How to Fix a Broken Ukulele Bridge

Written by owen e. richason iv
  • Share
  • Tweet
  • Share
  • Pin
  • Email
How to Fix a Broken Ukulele Bridge
Ukuleles come in four sizes of differing pitches. (tuning the ukulele image by Shirley Hirst from Fotolia.com)

Ukuleles are four-stringed instruments most commonly associated with Hawaiian music. They were brought to Hawaii from Portugal in 1879. The ukulele or uke is also known as a chordophone and is a member of the guitar family. Ukuleles come in four pitch sizes: baritone, tenor, concert and soprano. Like any other stringed instrument, ukuleles occasionally need repair. One of the more common problems appears in the instrument's bridge, where the nylon strings stretch over the soundhole to the neck.

Skill level:
Easy

Other People Are Reading

Things you need

  • Ukulele bridge
  • Screwdriver
  • Fine grit sandpaper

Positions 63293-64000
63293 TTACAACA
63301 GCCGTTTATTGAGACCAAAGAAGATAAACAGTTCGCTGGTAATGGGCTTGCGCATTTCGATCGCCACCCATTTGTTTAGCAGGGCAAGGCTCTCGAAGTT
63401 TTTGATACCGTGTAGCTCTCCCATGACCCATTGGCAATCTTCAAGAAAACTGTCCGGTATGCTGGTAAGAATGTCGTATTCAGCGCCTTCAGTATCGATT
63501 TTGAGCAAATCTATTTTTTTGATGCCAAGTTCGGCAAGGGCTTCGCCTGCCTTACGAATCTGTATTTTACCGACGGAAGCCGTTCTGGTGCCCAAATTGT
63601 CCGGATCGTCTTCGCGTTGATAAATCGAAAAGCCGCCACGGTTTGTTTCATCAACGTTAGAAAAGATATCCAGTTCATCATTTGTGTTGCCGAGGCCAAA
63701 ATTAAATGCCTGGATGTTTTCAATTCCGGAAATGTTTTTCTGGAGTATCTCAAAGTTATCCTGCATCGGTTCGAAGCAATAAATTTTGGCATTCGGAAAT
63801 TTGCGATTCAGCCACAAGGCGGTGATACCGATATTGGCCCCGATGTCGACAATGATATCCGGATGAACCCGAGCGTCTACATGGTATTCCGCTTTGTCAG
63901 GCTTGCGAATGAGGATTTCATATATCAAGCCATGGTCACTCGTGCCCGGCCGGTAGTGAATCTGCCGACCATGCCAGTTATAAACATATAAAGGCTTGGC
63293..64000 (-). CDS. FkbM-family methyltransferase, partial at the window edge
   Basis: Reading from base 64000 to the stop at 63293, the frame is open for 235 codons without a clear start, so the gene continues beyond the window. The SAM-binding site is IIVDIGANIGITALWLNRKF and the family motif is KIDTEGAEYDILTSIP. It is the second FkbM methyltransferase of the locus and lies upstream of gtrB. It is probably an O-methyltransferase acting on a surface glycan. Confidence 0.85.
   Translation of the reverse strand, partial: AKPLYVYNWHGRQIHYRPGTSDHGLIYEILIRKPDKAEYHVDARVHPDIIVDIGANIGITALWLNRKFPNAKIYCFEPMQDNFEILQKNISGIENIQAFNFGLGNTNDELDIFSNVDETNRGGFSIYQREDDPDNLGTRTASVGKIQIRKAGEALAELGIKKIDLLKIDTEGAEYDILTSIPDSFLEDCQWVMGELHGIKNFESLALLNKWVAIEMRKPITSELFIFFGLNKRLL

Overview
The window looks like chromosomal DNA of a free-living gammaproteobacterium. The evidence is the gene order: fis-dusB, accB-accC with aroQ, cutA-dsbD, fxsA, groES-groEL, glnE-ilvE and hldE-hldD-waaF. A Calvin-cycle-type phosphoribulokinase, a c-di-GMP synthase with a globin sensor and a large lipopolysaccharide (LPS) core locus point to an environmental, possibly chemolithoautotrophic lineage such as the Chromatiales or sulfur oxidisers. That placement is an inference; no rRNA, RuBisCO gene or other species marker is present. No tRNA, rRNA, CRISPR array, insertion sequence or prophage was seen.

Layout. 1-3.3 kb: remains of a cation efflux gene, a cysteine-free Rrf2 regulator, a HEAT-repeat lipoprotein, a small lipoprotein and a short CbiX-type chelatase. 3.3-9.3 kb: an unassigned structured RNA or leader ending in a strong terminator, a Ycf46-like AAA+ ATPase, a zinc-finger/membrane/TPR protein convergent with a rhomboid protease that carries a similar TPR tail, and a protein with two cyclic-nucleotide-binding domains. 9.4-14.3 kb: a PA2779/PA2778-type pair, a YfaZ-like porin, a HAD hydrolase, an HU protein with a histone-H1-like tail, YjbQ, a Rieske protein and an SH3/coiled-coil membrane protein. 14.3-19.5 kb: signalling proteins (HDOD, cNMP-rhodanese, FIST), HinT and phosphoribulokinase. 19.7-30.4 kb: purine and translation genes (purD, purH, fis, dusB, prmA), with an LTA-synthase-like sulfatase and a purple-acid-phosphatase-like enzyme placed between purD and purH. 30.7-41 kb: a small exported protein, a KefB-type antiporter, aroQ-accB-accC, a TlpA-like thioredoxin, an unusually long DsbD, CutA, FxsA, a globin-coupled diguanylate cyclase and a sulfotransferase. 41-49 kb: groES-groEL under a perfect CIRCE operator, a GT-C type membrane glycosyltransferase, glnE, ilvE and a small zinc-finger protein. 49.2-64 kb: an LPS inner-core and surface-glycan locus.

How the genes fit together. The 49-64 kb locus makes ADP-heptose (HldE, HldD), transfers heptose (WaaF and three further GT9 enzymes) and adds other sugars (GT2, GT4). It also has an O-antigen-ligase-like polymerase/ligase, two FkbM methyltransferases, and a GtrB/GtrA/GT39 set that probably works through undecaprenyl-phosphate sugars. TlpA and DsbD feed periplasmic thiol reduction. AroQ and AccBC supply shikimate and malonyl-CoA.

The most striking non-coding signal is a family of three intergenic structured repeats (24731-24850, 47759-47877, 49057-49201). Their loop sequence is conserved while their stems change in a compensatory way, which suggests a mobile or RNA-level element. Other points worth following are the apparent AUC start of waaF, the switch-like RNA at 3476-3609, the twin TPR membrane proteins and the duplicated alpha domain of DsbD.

• Polishing rag

Show MoreHide

Instructions

  1. 1

    Unstring the instrument. Unwind the strings using the tuning keys on the headstock. Remove the strings from the ukulele.

  2. 2

    Remove the bridge from the body. Using a screwdriver, unscrew the bridge from the ukulele's body. Gently sand the discoloured area aligned under the bridge to remove any splinters or unevenness with fine grit sandpaper. Do not sand any other portion of the body to preserve the finish.

  3. 3

    Wipe the bridge area clean with a polishing rag. Align the new bridge where the damaged bridge was fastened. Press the new bridge to the body and drive in the fastening screws into the existing screw holes.

  4. 4

    Restring the ukulele. Replace the four strings on the instrument and tune it. Play various notes along the fretboard to test the intonations.

Don't Miss

Filter:
  • All types
  • Articles
  • Slideshows
  • Videos
Sort:
  • Most relevant
  • Most popular
  • Most recent

No articles available

No slideshows available

No videos available

By using the eHow.co.uk site, you consent to the use of cookies. For more information, please see our Cookie policy.